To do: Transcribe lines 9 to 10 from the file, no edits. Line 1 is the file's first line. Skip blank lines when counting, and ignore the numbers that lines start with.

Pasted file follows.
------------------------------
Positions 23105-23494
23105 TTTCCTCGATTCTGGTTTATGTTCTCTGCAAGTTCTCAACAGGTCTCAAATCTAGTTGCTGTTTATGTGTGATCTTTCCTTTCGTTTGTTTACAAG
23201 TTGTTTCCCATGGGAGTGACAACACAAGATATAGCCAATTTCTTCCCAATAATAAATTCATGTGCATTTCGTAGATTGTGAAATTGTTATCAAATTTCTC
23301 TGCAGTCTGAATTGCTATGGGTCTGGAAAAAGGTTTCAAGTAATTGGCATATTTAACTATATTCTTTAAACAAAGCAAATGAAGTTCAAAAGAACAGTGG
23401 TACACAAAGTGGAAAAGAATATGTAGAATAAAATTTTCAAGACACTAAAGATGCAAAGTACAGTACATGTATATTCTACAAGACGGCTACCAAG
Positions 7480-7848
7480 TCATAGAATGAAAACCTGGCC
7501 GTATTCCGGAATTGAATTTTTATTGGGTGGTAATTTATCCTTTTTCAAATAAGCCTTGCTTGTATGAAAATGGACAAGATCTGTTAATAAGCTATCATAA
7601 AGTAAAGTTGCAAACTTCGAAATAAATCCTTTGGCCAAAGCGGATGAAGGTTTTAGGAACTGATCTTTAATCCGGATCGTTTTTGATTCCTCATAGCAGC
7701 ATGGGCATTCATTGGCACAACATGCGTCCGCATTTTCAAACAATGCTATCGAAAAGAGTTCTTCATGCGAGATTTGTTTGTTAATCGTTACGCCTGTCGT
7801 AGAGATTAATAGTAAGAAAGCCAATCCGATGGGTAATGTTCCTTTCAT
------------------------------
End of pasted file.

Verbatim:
7601 AGTAAAGTTGCAAACTTCGAAATAAATCCTTTGGCCAAAGCGGATGAAGGTTTTAGGAACTGATCTTTAATCCGGATCGTTTTTGATTCCTCATAGCAGC
7701 ATGGGCATTCATTGGCACAACATGCGTCCGCATTTTCAAACAATGCTATCGAAAAGAGTTCTTCATGCGAGATTTGTTTGTTAATCGTTACGCCTGTCGT